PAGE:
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Logo of nihpaAbout Author manuscriptsSubmit a manuscriptHHS Public Access; Author Manuscript; Accepted for publication in peer reviewed journal;
 
Org Lett. Author manuscript; available in PMC 2010 November 10.
Published in final edited form as:
PMCID: PMC2977949
NIHMSID: NIHMS248678

Lewis Acid-Catalyzed Conjugate Additions of Silyloxyallenes: A Selective Solution to the Intermolecular Rauhut–Currier Problem

Abstract

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Silyloxyallenes serve as highly useful α-acylvinyl anion equivalents. These latent allenolates undergo conjugate additions to alkylidene malonates in the presence of 10 mol% Sc(OTf)3. The reaction delivers intermolecular Rauhut–Currier products in excellent yields and regioselectivities for a wide scope of substrates. Notably, the formal cross-coupling of two different αβ-unsaturated carbonyl compounds (a cross Rauhut–Currier reaction) is achieved. Preliminary investigations have demonstrated good levels of enantioselectivity for the addition of a racemic silyloxyallene with a chiral Lewis acid.

α-Acylvinyl anion equivalents are atypical nucleophiles that generate valuable α,β-unsaturated carbonyl compounds in a highly convergent manner.1 One method of interest that employs this type of unconventional reactivity is the Rauhut–Currier reaction in which the α-acylvinyl anion undergoes a Michael addition.2,3 Similar to the Morita–Baylis–Hillman reaction, the method involves the initial conjugate addition of a Lewis base catalyst to generate a zwitterionic enolate that then undergoes a conjugate addition onto a second equivalent of an electron-deficient olefin (Scheme 1, Option 1). While dimerizations of the activated alkenes (e.g., acrylates) are well-known, the reaction between two different α,β-unsaturated carbonyl compounds (a cross Rauhut–Currier) is much more challenging with few reported examples.4 The key problem is that self-condensations compete under the reaction conditions and the products, which are electron-deficient alkenes as well, are susceptible to polymerizations. In 2002, Krische and Roush independentlyreportedanintramolecularversionoftheRauhut–Currier employing bis-enone substrates.5 Miller has recently reported an elegant enantioselective intramolecular Rauhut–Currier variant with similar bis-enones using one equivalent of N-acetyl cysteine as the promoter.5k Despite the progress of the intramolecular manifold, a successful intermolecular Rauhut–Currier reaction has not emerged to date. A useful bimolecular process could indeed expand the utility of this bond-forming process. In this Communication, we disclose that the Lewis acid-catalyzed conjugate additions of silyloxyallenes afford a wide variety of 1,5-dicarbonyl compounds that map directly onto what would be products of an intermolecular Rauhut–Currier process (Scheme 1, Option 2).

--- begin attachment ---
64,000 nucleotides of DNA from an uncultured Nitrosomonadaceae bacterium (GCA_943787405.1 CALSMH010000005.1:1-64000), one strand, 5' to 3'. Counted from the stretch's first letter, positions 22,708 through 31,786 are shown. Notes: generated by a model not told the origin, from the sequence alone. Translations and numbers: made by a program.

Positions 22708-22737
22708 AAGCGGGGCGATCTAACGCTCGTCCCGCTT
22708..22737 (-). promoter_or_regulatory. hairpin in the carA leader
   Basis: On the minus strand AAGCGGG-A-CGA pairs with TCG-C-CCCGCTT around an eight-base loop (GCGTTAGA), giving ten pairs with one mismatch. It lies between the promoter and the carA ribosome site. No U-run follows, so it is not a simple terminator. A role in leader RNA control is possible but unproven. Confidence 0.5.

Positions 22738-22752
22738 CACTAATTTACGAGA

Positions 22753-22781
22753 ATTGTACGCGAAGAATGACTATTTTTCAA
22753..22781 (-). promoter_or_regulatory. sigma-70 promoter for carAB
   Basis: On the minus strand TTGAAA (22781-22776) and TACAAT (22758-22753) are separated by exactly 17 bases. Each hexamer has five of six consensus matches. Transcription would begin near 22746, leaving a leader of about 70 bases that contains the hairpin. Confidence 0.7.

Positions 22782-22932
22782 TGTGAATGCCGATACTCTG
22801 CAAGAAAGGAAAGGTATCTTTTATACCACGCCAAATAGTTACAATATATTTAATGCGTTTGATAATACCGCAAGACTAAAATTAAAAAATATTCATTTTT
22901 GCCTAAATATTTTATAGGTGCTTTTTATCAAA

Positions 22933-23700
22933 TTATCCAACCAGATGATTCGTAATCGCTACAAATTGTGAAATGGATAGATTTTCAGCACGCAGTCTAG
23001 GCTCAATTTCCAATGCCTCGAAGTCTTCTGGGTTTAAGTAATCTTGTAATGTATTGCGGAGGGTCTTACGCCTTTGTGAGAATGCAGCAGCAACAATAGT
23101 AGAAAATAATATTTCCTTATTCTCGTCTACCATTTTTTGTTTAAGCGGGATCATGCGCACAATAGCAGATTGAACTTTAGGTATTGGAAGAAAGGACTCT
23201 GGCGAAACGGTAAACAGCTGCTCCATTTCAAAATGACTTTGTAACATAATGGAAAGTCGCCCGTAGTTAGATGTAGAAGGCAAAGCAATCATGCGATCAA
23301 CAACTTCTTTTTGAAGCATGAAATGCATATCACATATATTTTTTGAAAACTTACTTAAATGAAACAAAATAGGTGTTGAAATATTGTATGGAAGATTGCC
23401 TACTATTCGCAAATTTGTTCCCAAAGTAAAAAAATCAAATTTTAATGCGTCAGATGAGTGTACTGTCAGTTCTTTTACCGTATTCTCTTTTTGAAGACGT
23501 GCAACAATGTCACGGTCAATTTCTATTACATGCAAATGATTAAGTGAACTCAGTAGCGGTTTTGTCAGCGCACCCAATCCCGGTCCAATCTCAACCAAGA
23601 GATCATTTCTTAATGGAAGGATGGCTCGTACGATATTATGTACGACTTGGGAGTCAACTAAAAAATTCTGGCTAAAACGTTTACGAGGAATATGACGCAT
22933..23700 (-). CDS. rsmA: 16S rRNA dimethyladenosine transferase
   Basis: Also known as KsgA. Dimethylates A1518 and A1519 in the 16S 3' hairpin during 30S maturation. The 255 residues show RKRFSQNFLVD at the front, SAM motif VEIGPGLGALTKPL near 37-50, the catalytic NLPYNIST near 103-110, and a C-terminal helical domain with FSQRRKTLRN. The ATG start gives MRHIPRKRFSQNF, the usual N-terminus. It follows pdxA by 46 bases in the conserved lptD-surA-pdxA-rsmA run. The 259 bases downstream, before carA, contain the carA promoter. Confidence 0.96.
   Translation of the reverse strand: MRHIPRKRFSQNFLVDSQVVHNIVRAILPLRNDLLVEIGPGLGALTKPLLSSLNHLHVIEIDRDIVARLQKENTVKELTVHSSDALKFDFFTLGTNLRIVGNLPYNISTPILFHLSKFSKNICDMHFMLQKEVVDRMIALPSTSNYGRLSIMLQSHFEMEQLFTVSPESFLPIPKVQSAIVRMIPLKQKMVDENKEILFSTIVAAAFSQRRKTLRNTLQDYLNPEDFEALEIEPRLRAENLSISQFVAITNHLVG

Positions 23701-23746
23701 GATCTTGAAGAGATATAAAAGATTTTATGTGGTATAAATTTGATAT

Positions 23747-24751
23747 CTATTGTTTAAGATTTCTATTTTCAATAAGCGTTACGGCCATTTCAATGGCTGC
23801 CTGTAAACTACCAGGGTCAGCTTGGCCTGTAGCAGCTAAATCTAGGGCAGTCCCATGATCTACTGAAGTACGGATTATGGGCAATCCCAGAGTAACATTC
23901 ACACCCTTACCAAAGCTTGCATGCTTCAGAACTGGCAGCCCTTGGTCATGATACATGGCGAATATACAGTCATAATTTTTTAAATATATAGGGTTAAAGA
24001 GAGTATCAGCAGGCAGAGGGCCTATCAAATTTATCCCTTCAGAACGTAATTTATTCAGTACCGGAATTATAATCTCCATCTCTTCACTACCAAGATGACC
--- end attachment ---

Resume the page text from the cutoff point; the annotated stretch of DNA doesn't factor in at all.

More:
Scheme 1
Intermolecular Rauhut–Currier Strategies

Silyloxyallenes have emerged as versatile and useful R-acylvinyl anion equivalents.6,7 These latent enolates are prepared readily from the corresponding acylsilanes by way of the Kuwajima–Reich rearrangent of α-hydroxypropargylsilanes.8 Recently, we have demonstrated that silyloxyallenes undergo additions to aldehydes in the presence of Lewis acids and high yields are achieved for a wide scope of substrates with excellent control over the resulting double bond geometry. Encouaged by the full potential of these unusual nucleophiles, we have developed an enantioselective variant of this reaction using racemic silyloxyallenes and a chiral (salen)Cr(III) Lewis acid catalyst.9 In an effort to broaden the use of silyloxyallenes as nontraditional nucleophilic reagents, we have explored conjugate additions of these α-acylvinyl anion equivalents. This reaction, if successful, would generate products from the apparent coupling of two different α,β-unsaturated carbonyl compounds via an intermolecular Rauhut–Currier reaction.

Given the mild nucleophilicity of silyloxyallenes, alkylidene malonates were examined as conjugate acceptors with racemic 1.10 After surveying potential Lewis acids at 10 mol%, we discovered that scandium triflate promotes the addition of 1 in only 9% yield (Table 1, entry 1). Although only weakly encouraging, we postulated that catalyst turnover was rate limiting with these conditions. After surveying an assortment of additives, the addition of hexafluoroisopropanol (HFIP) improves the yield to 54% (entry 2). Changing the solvent to acetonitrile provides the optimal balance of rate and yield (entry 6).11 Finally, lowering the temperature to –20 °C in acetonitrile with 10 mol% Sc(OTf)3 and HFIP (1 equiv) delivers the Rauhut–Currier product in 95% yield and >20:1 regioselectivity favoring the Z-isomer (entry 8).